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Windows 10 Creators Update: What you need to know and do before downloading it

It's worth taking a few precautions before installing the new software

Aatif Sulleyman
Tuesday 11 April 2017 11:44 BST
Don’t be surprised if your computer doesn’t automatically prompt you to download the update right away
Don’t be surprised if your computer doesn’t automatically prompt you to download the update right away (REUTERS/Shannon Stapleton)

The Windows 10 Creators Update has officially started rolling out to PC users.

It won’t dramatically transform your computer in the manner of other Windows 10 updates over recent years, but introduces a number of fresh features, including the excellent-looking Paint 3D, Beam game streaming and braille support, as well as a multitude of performance and security tweaks and enhancements.

Here are some important things to be aware of before updating your computer.

You don’t have to be patient

Don’t be surprised if your computer doesn’t automatically prompt you to download the update on day one. Although Microsoft has officially released the new software, the rollout is being staggered, in order to avoid overwhelming the company’s servers.

Last year’s Anniversary Update took seven months to reach 90% of the Windows users eligible for the upgrade, and there’s little reason to suggest the Creators Update rollout will be much faster.

Fortunately, you don’t have to wait if you don’t want to.

If you have an hour or so spare and want to get your hands on the update now, simply download the Windows 10 Update Assistant and follow its instructions. There are a couple of important things to consider first though.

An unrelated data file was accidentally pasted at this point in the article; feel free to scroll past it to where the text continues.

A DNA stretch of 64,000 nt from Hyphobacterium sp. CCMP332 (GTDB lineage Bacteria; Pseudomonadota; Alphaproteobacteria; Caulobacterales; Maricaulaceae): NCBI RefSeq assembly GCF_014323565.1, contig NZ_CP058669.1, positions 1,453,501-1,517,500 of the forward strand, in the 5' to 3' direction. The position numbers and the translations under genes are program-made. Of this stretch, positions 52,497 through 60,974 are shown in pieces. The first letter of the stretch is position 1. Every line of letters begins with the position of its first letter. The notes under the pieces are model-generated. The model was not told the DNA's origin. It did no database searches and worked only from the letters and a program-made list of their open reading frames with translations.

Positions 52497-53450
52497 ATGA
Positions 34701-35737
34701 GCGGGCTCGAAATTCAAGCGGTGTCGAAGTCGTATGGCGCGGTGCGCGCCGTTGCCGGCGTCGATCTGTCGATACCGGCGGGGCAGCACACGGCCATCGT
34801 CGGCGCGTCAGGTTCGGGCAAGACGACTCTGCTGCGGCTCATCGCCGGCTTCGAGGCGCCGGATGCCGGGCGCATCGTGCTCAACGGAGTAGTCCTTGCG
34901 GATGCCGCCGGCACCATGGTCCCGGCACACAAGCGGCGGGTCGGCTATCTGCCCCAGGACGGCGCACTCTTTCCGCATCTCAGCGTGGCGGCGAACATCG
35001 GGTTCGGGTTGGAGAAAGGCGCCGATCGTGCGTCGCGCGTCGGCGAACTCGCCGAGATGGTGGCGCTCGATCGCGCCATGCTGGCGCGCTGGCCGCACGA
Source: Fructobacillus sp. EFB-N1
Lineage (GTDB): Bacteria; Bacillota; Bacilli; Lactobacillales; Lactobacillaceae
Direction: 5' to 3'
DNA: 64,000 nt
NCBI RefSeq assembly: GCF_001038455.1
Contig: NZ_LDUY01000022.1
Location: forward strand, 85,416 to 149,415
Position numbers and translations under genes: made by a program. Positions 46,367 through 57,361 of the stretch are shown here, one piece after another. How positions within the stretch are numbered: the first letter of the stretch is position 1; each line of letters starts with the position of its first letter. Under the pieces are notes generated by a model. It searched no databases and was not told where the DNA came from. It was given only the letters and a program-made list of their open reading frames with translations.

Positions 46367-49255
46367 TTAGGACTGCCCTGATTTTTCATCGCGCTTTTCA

Privacy settings

Jumping the queue and using the Windows 10 Update Assistant comes with one big drawback.

Microsoft will reset your privacy settings if you choose to go down this route, forcing you to either accept the operating system’s default options or comb through the entire menu again. While staying on top of security is hugely important, it can be an arduous process.

With the default settings, you’ll automatically share your location and full diagnostic data with Microsoft, give Cortana access to your emails and calendar, and receive tailored ads.

If you sit tight and wait for the update to come to you, however, Windows 10 will remember your existing privacy settings and preserve them.

Protect yourself

Major software updates can go wrong, so it’s sensible to take some precautionary measures before diving in.

Creating a system restore point is a really quick and easy way to cover your back. All you need to do is search for ‘create a restore point’ on the taskbar, select it and create a restore point under the System Protection tab.

You can go a step further by backing up your files too. Navigate to Settings > Update & Security > Backup > Add a Drive and pick an external drive or network location for your backups.

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